Pim stuct met leem in het aardehuis
Travel stories

Week 14 – Building, plastering, painting, planting, sanding, weeding and going on again

Until Friday, we stayed at Ferme du Bout du Monde and did all kinds of jobs. We painted a ground-floor appartment, pulled weeds from the vegetable garden, painted a well, planted leeks, parsley, spinach and broccoli, made another bench and table and so on. We also managed to take apart a bed and, when putting it back together, to do everything wrong that was possible. As a result, it took us a while to work out what was wrong and how it should be done. Besides chores, we made good use of the possibilities of a fully equipped kitchen and cooked for a large part of the week.

On Wednesday we went to help build an Earthship, similar to the Earth Houses in Olst. Only this is a public building meant to receive groups and inspire people (and also specifically students). We helped with the clay plastering of a wall. It was fun to do, playing with water and sand, and it turned out beautiful too. We were also able to share some information about the projects we had visited before. That was really nice, it feels like things are falling into place. Wednesday was also the day when the flooding started and Els joked at the end of the day that it looked like the deluge had started, and that an earthship was a good place to be…

From Tuesday until Thursday it was raining non-stop. We were very happy and grateful that we were safe and dry, in a house instead of in a tent on a campsite… and at the same time it feels strange that you are not bothered by anything while a disaster is happening. We saw photos of places in Limburg where we cycled along the Meuse River not so long ago. Oh no, at that ferry, the water is up to the terrace! The information boards are completely under water… And in the Netherlands we’ve actually managed quite well, compared to Germany. We are shocked, just like everyone else. We see this kind of weather as a consequence of our changing climate. It makes it clear that the consequences are not far away, or in the future, but are already happening here and now. We will have to adapt, while still trying to limit climate change as much as possible (called mitigation). Would a disaster like this wake people up even more? Or will it only strengthen our focus on the short term and at best on even more climate adaptation…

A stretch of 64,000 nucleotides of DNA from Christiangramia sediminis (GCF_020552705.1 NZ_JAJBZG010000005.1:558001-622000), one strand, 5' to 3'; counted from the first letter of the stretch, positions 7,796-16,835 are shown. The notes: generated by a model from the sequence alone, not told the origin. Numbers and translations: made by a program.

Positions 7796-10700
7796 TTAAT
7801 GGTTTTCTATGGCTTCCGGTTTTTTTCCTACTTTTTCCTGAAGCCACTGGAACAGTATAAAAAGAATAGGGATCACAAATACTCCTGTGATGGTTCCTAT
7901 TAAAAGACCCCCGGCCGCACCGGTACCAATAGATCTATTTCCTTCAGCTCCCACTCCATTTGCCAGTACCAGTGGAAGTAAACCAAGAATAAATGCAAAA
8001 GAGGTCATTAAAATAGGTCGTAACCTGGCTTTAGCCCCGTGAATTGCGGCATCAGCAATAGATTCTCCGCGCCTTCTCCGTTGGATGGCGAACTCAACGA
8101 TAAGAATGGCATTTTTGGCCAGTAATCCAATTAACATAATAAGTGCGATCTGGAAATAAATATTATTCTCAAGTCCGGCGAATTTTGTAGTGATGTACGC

The place where we stayed is also symbolically called ‘the end of the world’. In any case, it tries to be an example for a different world. The principles of permaculture are not just about agriculture but are really aimed at a way of life. The principles include using as little energy as possible, generating sustainable energy and making the land climate proof. In other words, both limiting your impact (mitigation) and adapting (adaptation). As Wouter van Eck told us in the food forest, his forest suffers much less from both wet and dry periods than the neighbouring fields. 

We keep wondering whether all these positive examples we visit will be enough to counteract climate change. Still, we choose to hope that they will make a difference.

Well, back to our travel story! On Saturday, after 10 days of volunteering, we moved on again, cycling from Arlon to Florenville, to settle on a campsite near the Semois river. We had no idea what it would be like there in terms of flooding, but apart from some high and fast-flowing water, there was nothing going on in any of the villages or towns we passed through. Fortunately, the same applied to the campsite. It is strange to suddenly find yourself in the middle of the high season: the campsite is completely full, but we were assigned a wild and soggy field next to a stream. Absolutely fine for us! The weather is beautiful now and we have decided to stay around for another week. Next week, we will have been vaccinated for a month and according to the French, we can then cross the border without a test. In the meantime, we enjoy ourselves here mainly with walks, reading and cooling down a bit in the stream. 

Leave a Reply

Your email address will not be published.